These and other features of the invention will be more fully understood by reference to the accompanying drawing and the following detailed description thereof.
FIG. 1 is a side elevational view of the preferred embodiment of the tent of the present invention, shown in the folded and flexed positions;
FIG. 1a is an enlarged, fragmentary view of a portion of the tent;
FIG. 2 is a side elevational view showing the tent in the folded, unflexed positions;
FIG. 3 is a perspective view of the tent in the fully erected position with the fabric covering extending 360° around the perimeter thereof; and
FIG. 4 is a perspective view, as in FIG. 3, showing the tent partially open along one side.
Referring now to the drawing, the tent structure comprises a plurality of substantially identical support members, collectively indicated in FIGS. 1 and 2 by reference numeral 10, having upper and lower terminal ends 12 and 14, respectively, and a flexible fabric covering 16. The tent is normally stored and transported while in a folded and flexed position, illustrated in FIG. 1. The material and dimensions of support members 10 are such that the members may be flexed from the shape in which they are originally formed, wherein terminal ends 12 and 14 are spaced by a first, predetermined distance, to a position wherein the ends are closer together. For example, a suitable material for use in tents of the size contemplated (several feet in height and diameter when erected) is 3/16 inch diameter steel rod.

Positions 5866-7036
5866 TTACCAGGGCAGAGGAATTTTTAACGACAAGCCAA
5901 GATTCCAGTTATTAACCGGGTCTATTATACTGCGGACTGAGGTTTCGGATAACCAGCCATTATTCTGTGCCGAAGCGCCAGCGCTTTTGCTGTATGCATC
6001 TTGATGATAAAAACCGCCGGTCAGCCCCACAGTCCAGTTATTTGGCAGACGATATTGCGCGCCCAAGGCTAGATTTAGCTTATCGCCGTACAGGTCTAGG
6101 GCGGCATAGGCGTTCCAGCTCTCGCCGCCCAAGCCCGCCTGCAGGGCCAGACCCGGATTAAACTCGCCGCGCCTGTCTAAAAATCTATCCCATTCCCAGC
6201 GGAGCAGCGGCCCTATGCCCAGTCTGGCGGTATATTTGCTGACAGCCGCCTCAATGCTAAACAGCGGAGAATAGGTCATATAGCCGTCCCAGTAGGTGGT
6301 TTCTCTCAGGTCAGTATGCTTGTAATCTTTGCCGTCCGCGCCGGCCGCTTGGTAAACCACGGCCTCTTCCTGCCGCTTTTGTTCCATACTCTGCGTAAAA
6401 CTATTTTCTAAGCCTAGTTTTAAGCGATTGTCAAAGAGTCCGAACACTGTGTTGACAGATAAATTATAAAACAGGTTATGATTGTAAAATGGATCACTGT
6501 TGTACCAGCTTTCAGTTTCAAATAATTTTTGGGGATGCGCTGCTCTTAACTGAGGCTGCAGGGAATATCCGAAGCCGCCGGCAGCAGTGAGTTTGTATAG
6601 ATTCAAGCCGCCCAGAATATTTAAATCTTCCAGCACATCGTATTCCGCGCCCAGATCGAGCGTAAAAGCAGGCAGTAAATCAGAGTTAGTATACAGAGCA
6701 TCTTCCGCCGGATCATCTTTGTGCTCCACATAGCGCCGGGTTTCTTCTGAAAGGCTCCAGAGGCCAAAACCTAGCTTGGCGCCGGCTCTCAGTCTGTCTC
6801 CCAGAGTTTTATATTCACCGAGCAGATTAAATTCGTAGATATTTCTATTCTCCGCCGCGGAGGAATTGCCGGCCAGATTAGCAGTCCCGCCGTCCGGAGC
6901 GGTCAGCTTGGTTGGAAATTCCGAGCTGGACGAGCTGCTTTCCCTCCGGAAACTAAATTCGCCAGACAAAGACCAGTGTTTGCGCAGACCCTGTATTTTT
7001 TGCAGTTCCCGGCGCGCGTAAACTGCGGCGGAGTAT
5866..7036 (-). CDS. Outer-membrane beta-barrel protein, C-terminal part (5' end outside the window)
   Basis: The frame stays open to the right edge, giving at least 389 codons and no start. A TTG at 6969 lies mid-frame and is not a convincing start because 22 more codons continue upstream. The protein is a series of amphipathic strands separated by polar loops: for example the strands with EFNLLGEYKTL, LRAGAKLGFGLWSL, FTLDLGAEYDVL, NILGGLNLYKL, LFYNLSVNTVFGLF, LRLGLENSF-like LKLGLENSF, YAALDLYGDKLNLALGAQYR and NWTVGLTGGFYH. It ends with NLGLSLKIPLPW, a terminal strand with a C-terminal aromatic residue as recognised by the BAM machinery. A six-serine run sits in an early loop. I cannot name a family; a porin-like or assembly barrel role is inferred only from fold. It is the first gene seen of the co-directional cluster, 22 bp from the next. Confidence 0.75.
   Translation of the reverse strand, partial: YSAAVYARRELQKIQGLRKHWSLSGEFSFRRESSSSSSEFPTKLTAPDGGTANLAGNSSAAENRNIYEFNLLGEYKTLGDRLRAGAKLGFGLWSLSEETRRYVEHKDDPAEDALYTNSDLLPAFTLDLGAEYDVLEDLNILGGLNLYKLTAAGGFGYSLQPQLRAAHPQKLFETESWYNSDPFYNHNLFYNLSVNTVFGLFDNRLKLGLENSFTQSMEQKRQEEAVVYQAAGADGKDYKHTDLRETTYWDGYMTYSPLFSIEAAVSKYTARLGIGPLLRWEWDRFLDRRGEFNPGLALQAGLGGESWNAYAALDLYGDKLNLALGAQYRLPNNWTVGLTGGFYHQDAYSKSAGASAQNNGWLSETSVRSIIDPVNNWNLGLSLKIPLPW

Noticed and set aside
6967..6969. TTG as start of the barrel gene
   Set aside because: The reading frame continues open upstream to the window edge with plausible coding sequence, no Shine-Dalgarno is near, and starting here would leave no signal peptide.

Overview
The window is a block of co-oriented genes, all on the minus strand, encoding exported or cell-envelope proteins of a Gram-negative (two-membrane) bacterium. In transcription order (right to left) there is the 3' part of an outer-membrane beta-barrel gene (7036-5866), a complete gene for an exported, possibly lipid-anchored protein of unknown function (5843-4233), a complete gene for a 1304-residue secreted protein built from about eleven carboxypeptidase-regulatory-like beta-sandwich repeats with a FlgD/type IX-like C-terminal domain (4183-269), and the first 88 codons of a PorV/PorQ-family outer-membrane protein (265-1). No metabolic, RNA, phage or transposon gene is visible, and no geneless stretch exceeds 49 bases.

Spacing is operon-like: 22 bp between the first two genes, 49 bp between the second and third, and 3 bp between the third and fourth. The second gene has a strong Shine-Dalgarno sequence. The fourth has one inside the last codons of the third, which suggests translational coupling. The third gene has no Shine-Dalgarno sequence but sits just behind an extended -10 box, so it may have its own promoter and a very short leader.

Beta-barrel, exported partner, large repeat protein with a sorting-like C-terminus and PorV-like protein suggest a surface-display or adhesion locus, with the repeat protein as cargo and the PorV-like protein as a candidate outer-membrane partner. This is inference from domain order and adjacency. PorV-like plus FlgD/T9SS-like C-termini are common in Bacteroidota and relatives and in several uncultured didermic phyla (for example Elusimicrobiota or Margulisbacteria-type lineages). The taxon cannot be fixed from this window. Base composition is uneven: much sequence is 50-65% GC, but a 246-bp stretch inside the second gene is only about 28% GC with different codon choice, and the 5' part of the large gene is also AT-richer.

Each of members 10 includes base portion 18 and upright portion 20, preferably formed from a single length of steel rod, with a permanent bend of substantially 90° in the unflexed condition, as shown in FIG. 2, at the juncture thereof. Base portions 18 extend linearly from lower terminal ends 14 to the juncture with upright portions 20, the latter being formed with a permanent curvature in at least the upper part so that upper terminal ends 12 lie on a linear axis through lower ends 14 and perpendicular to base portions 18. In this position, i.e., with the support members in their normal, unflexed condition, the overall height of the tent, whether folded or erected, is represented by dimension H.
Due to the aforementioned flexibility of support members 10, terminal ends 12 and 14 may be moved toward one another by application of manual pressure. A separate retaining member 22 is provided for releasable engagement with support members 10, at or near terminal ends 12 and 14, to maintain the tent in the flexed condition. Member 22 is formed with bent-over or hooked end portions 24 and 26 which are angularly offset in the same direction from the central portion. Thus, while holding the tent in the flexed condition, end portions 24 and 26 of retaining member 22 may be placed over the superposed support members adjacent each of the terminal ends 12 and 14 in the manner illustrated in FIG. 1. In this position, the overall height of the structure is reduced to the dimension indicated by letter h in FIG. 1 which may, for example, be on the order of one-half of dimension H, depending upon other relative dimensions of the structure.
It will be noted that the illustrated embodiment includes a total of seven support members 10. While the total number is not critical, it is necessary for purposes of the invention that not less than three such members be provided and, in order to provide the degree of stability and manner of operation which will normally be desired, the preferred number is seven. The support members are formed from initially straight lengths of material which may be permanently bent to a desired, normal configuration, which is also flexible to a degree permitting movement to a flexed position and returning to the normal configuration upon release from the flexed condition. Both upper and lower terminal ends 12 and 14 of all support members 10 are bent to a circular configuration to loosely encircle a bolt, or the like, for fastening the ends of all support members together about a common axis.